Before you can pay for that rhinestone-studded leather pair of shorts at Kitson, a high-end celebrity-chic retailer based in Beverly Hills, you must get over the following fright. "PROPOSITION 65 WARNING: Warning: This establishment may carry products which contain chemicals known to the state of California to cause birth defects or other reproductive harm."
Holy crap! Kitson causes cancer? Like smoking?
Not exactly. In fact, thanks to a conspiracy between overzealous activists and under-thinking voters, almost every business in California has a version of the Prop 65 warning sign somewhere on premises.
Passed in 1986, Prop 65 has a good side: it makes it illegal for businesses to knowingly pollute the water supply. It also has a goo-goo side: it requires businesses to "warn" customers and staff before they "knowingly expose" them to a list of chemicals that have a 1 in 100,000 chance of causing cancer or other types of bodily harm. There are more than 700 different chemicals that, in certain combinations, rise above that threshold, at least according to the state of California. A lot of these chemicals are absorbed into "natural" sources for goods, like plants and soil, before the manufacturers ever get their carcinogenic hands on them, but the law doesn't care. Some people are extraordinarily sensitive to chemical exposure, and no one wants pregnant women to unknowingly subject themselves to unreasonably high concentrations of birth-defect causing chemicals.
But because so many chemicals are now on the list, the signs are everywhere. And if everything can cause cancer, then you can't go anywhere. So, you might as well go everywhere. Reasonable people cannot use Prop 65 to make good choices about where to go based on the potential to be exposed to bad chemicals. This is the public safely equivalent of defining deviancy down.
Prop 65 comes to mind when you read about the "trigger warning" demands that students at some colleges are asking for. If literature or art has the potential to offend someone, then professors would be required to warn students in advance.
Let's put aside the silliness of not treating young adults as individuals with the capacity to adapt to adverse circumstances, to be exposed to direct attacks on their self-esteem, and to learn how to deal with distasteful ideas. The weird logic of trigger warnings would denude the entire idea behind them: by labeling everything potentially disturbing as a priori disturbing, then nothing becomes truly disturbing, and subject matter that truly might cross the hurt-harm barrier would have no claim to be treated specially.
Because speech does have real-world consequences, it often makes sense to considering warning people that they're going to hear and see certain things. People who have been violently attacked, or raped, might appreciate having a chance to avoid reliving an experience. Or they might find it cathartic. But simple decency would suggest that provisioners of art and literature (teachers, movie distributors, television producers) take into account the often startling power of creative work to wound, as well as to heal, inspire, and integrate.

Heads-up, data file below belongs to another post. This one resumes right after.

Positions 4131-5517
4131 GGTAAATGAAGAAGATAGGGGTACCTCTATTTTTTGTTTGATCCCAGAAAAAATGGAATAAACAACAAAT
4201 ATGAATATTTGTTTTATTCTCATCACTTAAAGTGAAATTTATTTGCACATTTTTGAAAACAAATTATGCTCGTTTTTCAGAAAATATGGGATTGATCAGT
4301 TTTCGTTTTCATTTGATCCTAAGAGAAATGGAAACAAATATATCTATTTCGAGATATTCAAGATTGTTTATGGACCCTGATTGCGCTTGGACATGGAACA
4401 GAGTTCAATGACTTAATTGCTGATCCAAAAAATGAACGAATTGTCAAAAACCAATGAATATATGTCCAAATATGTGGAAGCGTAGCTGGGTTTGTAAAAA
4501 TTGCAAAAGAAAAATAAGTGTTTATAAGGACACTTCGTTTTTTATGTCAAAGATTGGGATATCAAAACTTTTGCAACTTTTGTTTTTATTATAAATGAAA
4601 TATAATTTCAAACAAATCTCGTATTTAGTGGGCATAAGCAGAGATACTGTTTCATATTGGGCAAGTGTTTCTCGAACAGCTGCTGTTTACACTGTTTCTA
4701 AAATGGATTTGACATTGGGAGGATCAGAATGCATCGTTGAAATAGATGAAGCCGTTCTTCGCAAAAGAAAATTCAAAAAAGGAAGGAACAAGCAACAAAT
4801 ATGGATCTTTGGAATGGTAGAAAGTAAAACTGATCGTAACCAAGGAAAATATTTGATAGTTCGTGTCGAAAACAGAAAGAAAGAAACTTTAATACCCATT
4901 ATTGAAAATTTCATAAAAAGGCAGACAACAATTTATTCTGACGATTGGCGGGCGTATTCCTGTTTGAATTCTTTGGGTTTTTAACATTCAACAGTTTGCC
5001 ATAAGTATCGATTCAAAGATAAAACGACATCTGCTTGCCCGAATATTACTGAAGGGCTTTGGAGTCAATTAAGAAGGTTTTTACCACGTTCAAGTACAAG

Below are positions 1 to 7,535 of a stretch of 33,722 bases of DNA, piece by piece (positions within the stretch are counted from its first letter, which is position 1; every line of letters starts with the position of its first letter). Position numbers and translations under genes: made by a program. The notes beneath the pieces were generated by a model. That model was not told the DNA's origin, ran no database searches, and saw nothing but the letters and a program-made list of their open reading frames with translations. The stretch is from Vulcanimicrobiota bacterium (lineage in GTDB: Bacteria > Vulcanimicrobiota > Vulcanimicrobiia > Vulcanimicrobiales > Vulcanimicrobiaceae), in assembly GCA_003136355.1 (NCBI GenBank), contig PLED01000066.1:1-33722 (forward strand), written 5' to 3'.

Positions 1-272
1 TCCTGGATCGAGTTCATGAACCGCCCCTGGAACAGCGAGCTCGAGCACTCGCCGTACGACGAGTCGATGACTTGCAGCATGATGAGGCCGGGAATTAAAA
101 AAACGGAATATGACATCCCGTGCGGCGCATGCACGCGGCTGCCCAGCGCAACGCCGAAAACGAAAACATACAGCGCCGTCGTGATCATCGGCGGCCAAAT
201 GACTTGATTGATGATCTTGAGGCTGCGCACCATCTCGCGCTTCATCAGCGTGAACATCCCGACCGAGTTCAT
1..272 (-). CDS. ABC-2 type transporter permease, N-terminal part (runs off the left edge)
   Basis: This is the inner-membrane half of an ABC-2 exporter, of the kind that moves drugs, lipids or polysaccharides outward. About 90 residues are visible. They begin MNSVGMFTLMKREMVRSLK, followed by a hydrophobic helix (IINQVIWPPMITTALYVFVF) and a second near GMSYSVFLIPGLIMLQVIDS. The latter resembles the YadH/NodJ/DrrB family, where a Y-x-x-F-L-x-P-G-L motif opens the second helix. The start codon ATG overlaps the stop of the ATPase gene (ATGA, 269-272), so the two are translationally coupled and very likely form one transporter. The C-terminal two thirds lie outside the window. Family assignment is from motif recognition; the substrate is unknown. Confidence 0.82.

There are circumstances that trigger memories of distinctly stressful situations in all of us, and for us to avoid these often traumatic stressors, we would exist in a ubiquitous warning state where every piece of text we read would be pre-empted by a caution that what we're about to experience might unsettle. Conor Friedersdorf envisions a pre-college warning:
"The world is rife with racism, classism, sexism, heterosexism, cissexism, ableism, and other issues of privilege and oppression," the Oberlin course catalog might say. "Students taking courses in the humanities and social sciences should expect to grapple regularly with those phenomena and other fraught, uncomfortable subjects besides, in both course materials and classroom discussions with people who don't share their values, judgments, or assumptions." [The Atlantic]
We lose the ability to make distinctions between phenomena when we treat something uncomfortable as something that must be avoided. This has always been the most vicious consequence of speech codes and the demand for them. They don't protect anyone, in the end; they simply push to the side what people will encounter anyway, assuring that people who work or study under their protection are less prepared to assertively and confidently handle difference. Our bodies and minds are not fragile, until we treat them as fragile.
I don't think that trigger warnings as such encourage "free thought and debate." They presuppose, pre-frame, and pre-distort debate. Fortunately, there seems to be little support for the thick version. In fact, the controversy appears to be a way for left and right to rehash old arguments about political correctness. There is no impending wave of censorship on college campuses.
But if indeed it is a privileged perspective to not be indelibly harmed by experiencing something raw from literature, then that's a privilege I hope to extend to everyone, and not to erase.